At 15 mph, it is then not unreasonable to assume a 1000 mile range for a week on horseback allowing for breaks and sleep at night.  It must have expanded enormously the horizons of those early Kazakhs who first domesticated the horse some 6000 years ago.

If the Kazakhs roamed west, the Mongols, a few thousand years later, roamed back and began a vast empire that eventually included all of China.  Ties with Russia were close but as a hegemon, until a few centuries later when the Russians threw off the yoke. 

As Vladimir Putin and Xi Jinping shake hands forging a new treaty, China is once again a more powerful economy, the largest in the world, while Russia’s is more akin in size to Italy’s.

If the horse made the vast Central Asian steppes explorable, its remarkable navigational skills ensured the rider would eventually be able to return home.

Apparently horses are sensitive to the earth’s magnetic field, and not unlike homing pigeons can find their way home.  Confirmatory tests have shown that when magnets are slung over their withers, they get completely lost.  Observers have also noted that, in pasture. they tend to stand north-south aligned with the earth’s magnetic field.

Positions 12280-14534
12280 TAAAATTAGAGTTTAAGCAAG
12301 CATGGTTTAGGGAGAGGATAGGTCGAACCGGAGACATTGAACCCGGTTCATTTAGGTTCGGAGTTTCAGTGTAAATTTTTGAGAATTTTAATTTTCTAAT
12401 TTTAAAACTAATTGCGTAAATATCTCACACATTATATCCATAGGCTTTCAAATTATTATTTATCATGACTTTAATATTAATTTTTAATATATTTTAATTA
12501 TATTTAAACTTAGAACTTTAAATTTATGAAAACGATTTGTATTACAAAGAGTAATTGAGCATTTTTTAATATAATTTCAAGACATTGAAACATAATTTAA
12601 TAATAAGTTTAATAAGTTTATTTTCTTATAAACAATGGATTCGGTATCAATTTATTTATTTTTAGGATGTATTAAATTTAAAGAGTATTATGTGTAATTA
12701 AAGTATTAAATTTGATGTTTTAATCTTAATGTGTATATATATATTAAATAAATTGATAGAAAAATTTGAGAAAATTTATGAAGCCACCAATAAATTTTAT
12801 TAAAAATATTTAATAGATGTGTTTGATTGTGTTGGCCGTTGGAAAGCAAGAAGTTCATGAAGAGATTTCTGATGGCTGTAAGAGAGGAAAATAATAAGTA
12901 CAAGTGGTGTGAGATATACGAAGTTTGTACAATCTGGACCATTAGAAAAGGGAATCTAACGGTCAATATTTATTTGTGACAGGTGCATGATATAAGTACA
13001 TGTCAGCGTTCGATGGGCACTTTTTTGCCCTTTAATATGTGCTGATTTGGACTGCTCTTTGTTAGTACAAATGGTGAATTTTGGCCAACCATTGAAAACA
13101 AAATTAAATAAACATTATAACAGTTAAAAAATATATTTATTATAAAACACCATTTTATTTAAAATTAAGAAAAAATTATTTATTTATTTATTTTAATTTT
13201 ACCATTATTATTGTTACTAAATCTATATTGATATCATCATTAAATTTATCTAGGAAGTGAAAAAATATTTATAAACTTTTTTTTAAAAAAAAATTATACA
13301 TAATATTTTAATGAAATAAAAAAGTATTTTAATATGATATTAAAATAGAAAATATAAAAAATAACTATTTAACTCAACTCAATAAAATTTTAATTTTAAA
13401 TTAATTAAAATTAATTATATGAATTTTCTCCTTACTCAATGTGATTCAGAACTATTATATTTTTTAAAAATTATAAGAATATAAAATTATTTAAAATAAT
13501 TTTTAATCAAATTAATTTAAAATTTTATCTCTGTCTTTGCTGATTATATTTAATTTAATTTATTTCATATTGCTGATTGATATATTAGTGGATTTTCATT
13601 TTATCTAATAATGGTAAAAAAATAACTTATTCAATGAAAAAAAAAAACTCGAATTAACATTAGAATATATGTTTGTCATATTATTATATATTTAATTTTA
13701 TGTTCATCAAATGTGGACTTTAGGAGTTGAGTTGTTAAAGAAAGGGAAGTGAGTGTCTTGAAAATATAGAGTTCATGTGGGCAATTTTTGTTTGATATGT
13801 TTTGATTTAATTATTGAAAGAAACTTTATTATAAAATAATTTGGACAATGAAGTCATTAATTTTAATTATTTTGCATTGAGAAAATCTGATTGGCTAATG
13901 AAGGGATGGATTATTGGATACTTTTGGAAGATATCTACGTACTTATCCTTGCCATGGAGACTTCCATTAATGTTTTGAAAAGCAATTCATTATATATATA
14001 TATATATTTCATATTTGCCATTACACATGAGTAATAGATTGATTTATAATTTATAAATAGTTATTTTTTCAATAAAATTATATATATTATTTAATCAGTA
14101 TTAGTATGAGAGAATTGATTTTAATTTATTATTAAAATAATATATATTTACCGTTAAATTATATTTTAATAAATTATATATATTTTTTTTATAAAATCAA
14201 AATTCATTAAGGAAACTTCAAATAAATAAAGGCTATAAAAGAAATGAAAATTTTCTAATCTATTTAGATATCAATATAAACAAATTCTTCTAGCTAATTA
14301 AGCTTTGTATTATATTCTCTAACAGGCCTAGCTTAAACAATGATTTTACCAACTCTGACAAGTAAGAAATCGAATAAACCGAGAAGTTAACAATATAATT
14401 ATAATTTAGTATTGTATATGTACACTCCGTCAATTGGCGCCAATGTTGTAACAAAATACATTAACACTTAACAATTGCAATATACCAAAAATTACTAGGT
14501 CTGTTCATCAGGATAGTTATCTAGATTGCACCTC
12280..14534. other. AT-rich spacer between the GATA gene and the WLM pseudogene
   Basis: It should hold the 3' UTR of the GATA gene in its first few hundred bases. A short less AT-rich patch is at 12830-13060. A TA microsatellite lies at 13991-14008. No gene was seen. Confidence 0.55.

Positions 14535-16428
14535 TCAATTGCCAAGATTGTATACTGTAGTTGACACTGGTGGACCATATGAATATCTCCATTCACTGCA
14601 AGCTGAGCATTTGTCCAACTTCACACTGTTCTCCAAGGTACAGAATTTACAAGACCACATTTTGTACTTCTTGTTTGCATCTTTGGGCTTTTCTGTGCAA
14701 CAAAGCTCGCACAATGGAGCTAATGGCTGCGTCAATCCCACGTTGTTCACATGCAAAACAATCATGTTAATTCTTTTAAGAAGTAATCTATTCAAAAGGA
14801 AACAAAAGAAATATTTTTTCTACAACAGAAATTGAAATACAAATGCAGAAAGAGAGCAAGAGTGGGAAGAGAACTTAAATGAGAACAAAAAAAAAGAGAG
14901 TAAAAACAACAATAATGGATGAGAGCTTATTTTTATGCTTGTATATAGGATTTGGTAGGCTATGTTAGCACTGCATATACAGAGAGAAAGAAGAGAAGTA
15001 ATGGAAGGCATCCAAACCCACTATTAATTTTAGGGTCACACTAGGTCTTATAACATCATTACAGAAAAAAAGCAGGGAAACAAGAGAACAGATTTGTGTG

Up until the advent of the internal combustion engine, horses were used for all kinds of transportation.  Where the rail line ended, horses took over.  They  hauled freight in covered wagons; pulled stagecoaches in the Wild West and elegant carriages in Europe; they were a cowboy’s bread and butter, and personal transportation for anyone who could afford one; horses in the cavalry delivered the punch generals were seeking in battle; in racing, they provided thrills for the audience and excitement for punters — such is true also today, and with all the special attention given to the triple crown races, the casual observer might forget the weekly calendar of racing events across the country.

Horses for courses is a common saying for they are bred for speed in short races and stamina for long steeplechases like the famous Grand National in England.

Hark back to the wagon drivers of old, when on lonely long journeys the driver could talk to his horses — like dogs they are able to understand and develop quite a vocabulary of human words plus silent signals from the reins and legs of the riders.

And pity the poor trucker now and his lonely cross-country trips —  not much to say to a noisy diesel engine!  The only chance to talk he gets is when he takes a break to eat, rest and sometimes sleep at truck stops along the way.

With all that horses did for humans, one can wonder what they got out of it.  Apparently they form close bonds with their owners, and as with dogs, the feelings are mutual.